The Adventures of Sherlock Holmes
How we cite our quotes:
It was close upon four before the door opened, and a drunken-looking groom, ill-kempt and side-whiskered, with an inflamed face and disreputable clothes walked into the room. Accustomed as I was to my friend's amazing powers in the use of disguises, I had to look three times before I was certain that it was indeed he (Scandal.2.2).
Holmes makes his living looking at other people and figuring out who they are from their clothes, their manners, what have you. And that works for him, like, 99.9% of the time (with notable exceptions Irene Adler and Neville St. Clair). But if everybody else is like an open book to Holmes, nobody can read Holmes himself. And it's not just the disguises, which make Watson look "three times" before he's sure that "it was indeed" Holmes. Watson also often can't figure out what Holmes is thinking even during the best of times. So why is Holmes so opaque to everyone around him? What gives him such skill at impersonating other classes and groups of people?
We had reached Baker Street and had topped at the door. He was searching his pockets for the key when someone passing said: "Good-night, Mr. Sherlock Holmes."
There were several people on the pavement at the time, but the greeting appeared to come from a slim youth in an ulster who had hurried by.
"I've heard that voice before," said Holmes, staring down the dimly lit street. "Now I wonder who the deuce that could have been" (Scandal.2.92-4).
Here's Holmes's most careless mistake in all the twelve Adventures: Irene Adler passes him in men's clothing, greets him by name, and he doesn't figure out it's her until she tells him so directly. Adler is the only character who shares Holmes's real freedom with disguises (after all, Neville St. Clair isn't looking for liberty, he's looking for cash as that beggar). Why does Adler, like Holmes, get to go around pretending to be something she's not? What do these two have in common that make their appearances deceptive?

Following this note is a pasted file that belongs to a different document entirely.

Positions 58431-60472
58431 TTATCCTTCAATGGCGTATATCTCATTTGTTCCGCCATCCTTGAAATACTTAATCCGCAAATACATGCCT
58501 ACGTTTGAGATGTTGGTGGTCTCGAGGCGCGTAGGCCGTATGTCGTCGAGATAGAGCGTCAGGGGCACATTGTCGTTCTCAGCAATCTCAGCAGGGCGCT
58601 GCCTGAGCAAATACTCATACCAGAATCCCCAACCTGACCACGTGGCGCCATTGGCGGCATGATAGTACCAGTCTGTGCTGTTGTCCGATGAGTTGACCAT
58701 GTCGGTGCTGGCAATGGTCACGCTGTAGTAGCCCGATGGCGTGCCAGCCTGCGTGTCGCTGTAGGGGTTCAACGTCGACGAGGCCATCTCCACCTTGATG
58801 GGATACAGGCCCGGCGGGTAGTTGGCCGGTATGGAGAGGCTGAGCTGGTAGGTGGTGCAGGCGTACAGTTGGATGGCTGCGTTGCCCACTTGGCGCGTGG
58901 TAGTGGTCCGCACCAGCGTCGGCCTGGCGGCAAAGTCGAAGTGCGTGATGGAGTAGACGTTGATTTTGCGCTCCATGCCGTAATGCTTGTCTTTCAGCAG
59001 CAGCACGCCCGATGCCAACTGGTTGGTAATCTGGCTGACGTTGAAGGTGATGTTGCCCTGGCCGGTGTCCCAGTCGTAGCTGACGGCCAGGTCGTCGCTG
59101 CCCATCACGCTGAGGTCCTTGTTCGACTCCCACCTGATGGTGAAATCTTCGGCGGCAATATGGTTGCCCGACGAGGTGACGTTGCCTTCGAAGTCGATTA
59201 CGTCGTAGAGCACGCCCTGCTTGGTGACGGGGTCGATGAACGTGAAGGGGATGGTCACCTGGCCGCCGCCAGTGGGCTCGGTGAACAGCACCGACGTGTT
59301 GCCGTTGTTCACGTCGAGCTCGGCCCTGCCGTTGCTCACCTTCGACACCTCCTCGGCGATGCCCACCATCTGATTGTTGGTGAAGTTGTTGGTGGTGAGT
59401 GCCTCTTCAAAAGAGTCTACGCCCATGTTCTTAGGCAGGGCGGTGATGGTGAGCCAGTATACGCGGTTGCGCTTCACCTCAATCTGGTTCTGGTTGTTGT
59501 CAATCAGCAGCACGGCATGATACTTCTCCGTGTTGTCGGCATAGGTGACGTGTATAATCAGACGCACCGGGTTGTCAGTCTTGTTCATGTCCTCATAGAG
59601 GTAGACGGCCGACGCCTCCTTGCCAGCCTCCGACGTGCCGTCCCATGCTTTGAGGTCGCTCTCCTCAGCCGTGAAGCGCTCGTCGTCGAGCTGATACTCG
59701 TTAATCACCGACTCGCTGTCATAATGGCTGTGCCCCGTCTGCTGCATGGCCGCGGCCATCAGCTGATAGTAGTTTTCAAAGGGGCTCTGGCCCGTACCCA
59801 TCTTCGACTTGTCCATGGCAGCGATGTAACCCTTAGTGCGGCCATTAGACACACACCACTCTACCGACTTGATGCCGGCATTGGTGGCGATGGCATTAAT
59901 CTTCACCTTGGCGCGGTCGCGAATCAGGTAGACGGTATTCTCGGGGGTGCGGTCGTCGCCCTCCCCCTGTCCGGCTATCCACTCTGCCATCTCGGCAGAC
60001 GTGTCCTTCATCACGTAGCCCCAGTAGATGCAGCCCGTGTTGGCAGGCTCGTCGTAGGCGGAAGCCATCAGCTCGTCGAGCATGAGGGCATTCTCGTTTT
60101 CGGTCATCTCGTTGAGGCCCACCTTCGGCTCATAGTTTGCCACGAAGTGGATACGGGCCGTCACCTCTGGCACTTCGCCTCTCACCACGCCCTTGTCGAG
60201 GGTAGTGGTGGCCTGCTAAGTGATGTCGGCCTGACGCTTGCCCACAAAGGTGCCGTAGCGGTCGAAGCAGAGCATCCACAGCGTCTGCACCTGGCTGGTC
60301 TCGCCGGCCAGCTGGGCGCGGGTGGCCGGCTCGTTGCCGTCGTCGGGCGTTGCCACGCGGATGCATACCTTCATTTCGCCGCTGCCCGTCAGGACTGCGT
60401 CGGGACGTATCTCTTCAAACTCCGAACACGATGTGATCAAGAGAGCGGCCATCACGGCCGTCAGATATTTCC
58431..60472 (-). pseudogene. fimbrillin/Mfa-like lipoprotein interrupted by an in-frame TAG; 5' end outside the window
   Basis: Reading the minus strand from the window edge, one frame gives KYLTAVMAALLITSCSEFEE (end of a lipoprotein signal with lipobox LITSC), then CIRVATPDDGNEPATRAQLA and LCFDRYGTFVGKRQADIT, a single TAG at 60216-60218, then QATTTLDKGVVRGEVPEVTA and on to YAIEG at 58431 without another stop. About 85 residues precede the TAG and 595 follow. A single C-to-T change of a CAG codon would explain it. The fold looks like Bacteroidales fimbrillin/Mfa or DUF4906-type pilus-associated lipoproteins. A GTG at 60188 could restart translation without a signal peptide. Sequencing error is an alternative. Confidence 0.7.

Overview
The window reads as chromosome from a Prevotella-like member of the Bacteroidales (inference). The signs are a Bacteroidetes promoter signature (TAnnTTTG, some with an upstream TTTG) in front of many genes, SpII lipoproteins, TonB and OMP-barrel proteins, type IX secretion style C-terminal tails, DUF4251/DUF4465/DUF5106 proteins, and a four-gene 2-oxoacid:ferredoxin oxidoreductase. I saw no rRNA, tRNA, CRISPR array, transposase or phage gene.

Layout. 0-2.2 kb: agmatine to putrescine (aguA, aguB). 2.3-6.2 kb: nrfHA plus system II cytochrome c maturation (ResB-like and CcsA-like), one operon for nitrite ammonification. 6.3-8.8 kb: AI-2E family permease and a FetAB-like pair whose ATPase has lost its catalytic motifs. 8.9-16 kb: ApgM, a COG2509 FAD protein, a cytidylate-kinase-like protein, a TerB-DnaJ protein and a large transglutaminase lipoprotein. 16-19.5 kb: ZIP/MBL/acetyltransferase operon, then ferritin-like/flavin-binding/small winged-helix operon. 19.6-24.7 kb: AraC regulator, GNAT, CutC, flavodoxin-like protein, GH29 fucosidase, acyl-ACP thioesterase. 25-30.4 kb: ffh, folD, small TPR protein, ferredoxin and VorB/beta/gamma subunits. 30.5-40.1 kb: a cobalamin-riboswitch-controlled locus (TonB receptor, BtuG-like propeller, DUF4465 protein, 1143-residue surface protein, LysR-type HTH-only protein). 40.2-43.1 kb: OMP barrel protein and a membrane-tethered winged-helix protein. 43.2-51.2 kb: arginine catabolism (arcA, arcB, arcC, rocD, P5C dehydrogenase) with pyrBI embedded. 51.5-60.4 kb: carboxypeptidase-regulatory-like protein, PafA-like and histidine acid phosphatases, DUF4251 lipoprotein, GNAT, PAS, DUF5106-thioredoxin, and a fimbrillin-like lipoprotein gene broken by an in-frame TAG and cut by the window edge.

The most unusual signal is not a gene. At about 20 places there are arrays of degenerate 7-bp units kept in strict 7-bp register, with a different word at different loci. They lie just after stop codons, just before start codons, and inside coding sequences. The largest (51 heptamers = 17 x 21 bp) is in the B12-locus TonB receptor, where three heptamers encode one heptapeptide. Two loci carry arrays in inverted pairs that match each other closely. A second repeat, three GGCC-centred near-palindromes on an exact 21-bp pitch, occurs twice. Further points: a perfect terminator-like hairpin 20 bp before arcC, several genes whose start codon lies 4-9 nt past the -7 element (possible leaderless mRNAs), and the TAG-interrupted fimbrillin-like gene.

As [Jabez Wilson] glanced down the advertisement column, with his head thrust forward and the paper flattened out upon his knee, I took a good look at the man and endeavoured, after the fashion of my companion, to read the indications which might be presented by his dress or appearance.
I did not gain very much, however, by my inspection. Our visitor bore every mark of being an average commonplace British tradesman, obese, pompous and slow (League.13).
Watson has observed Holmes's techniques time and time again. So he knows that appearances figure into Holmes's work. But he still can't reproduce Holmes's effects. This is proof that making personal judgments ("average commonplace British tradesman" – harsh!) is not what Holmes does, or at least, not only. Holmes's work is intuitive and can't seem to be imitated by Watson or, by extension, by the ordinary reader. Have you ever solved a Holmes case before he's good and ready to tell you whodunit and how? Does Conan Doyle give you enough information, even if just small clues, to find his conclusions on your own?